within a new framework. Fresh from the failure of negotiations under the UNFCCC, governments needed to show that they were able to cooperate in solving urgent global crises, especially since severe climatic natural disasters continued to occur frequently. Fearing severe criticism from NGOs and the global and domestic public, many governments quickly agreed to convene a High Level Political Forum on Geoengineering.
Creation of a Specialized UN Body: The UNCG
In 2022, the High Level Political Forum on Geoengineering convened at the UN headquarters in New York and produced a proposal for a UN Convention on Geoengineering (UNCG). The UNCG established rules for conducting field tests in SRM, and created a technical body to coordinate research activities, a scientific advisory body to regularly assess the latest SRM research, a permanent secretariat and a dispute-resolution mechanism. The UNCG enjoyed broad support from the outset. It quickly became apparent that countries would rather be members of an institution that develops SRM – so as to be able to guide such development and to ensure that eventual deployment aligns with their own interests as much as possible – than be left out and risk not
having a say in a matter that is bound to affect everyone. Last month, the prerequisite 80th UN member state ratified the UNCG, which consequently came into force on 16 October 2025. Experts and political commentators attributed the quick political agreement to the fast progress of research efforts, culminating in yesterday’s breakthrough by the international research and technology collaboration led by GGRC. The emerging industrial sector supplying the airplanes, chemicals and other complex component technologies for SRM is expected to grow quickly.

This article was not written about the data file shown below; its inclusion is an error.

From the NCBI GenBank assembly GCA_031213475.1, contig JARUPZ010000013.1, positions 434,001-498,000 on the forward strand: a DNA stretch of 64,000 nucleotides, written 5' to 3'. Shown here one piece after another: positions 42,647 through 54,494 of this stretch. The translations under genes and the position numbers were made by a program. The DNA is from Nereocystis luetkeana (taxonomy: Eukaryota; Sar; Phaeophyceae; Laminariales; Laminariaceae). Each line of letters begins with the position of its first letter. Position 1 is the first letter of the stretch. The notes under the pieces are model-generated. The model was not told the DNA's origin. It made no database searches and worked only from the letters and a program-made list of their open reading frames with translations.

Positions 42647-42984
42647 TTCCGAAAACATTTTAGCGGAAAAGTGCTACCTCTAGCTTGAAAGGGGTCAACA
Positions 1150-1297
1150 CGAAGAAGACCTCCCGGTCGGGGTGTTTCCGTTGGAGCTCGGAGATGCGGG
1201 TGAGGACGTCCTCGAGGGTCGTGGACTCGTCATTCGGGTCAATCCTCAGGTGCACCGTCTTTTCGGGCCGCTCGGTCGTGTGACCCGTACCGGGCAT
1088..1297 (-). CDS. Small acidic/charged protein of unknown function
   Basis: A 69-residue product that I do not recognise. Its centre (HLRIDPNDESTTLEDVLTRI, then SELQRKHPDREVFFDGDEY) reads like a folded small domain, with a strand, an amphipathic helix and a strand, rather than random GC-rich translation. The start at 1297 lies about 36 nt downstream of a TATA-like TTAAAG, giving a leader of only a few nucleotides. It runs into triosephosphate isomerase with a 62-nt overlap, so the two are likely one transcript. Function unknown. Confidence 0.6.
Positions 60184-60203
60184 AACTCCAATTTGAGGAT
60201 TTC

Major Technological Breakthrough in Geoengineering at the Expense of Sustainabi lity
Technology Review, 14 November 2025 Yesterday’s so-called “successful deployment” is neither a deployment nor a success. First of all, the “deployment” was intended to test the technique’s climate effects. Re-branding this test as a deployment neglects the fact that it remains unclear whether injecting aerosol particles into the stratosphere will produce the desired outcomes – and only the desired outcomes. Over the last few years, laboratory experiments and small-scale tests may have brought new insights. However, they have never been able to simulate the effects of solar radiation management (SRM) deployment. Yesterday’s “deployment” was designed to be a test in which all of humanity is used as a guinea pig.
Secondly, as long as we don’t know all of the side effects, we cannot talk about success. We must wait and see how the massive injection of particles will play out. We can be quite certain that it will decrease the global temperature, and we can also be certain that it will lead to better climatic conditions for the parties that ratified the United Nations Convention on Geoengineering (UNCG), for it is they who now decide where to set the world’s thermostat. However, it is still highly uncertain how yesterday’s test will alter the climatic parameters in all global regions, and locally.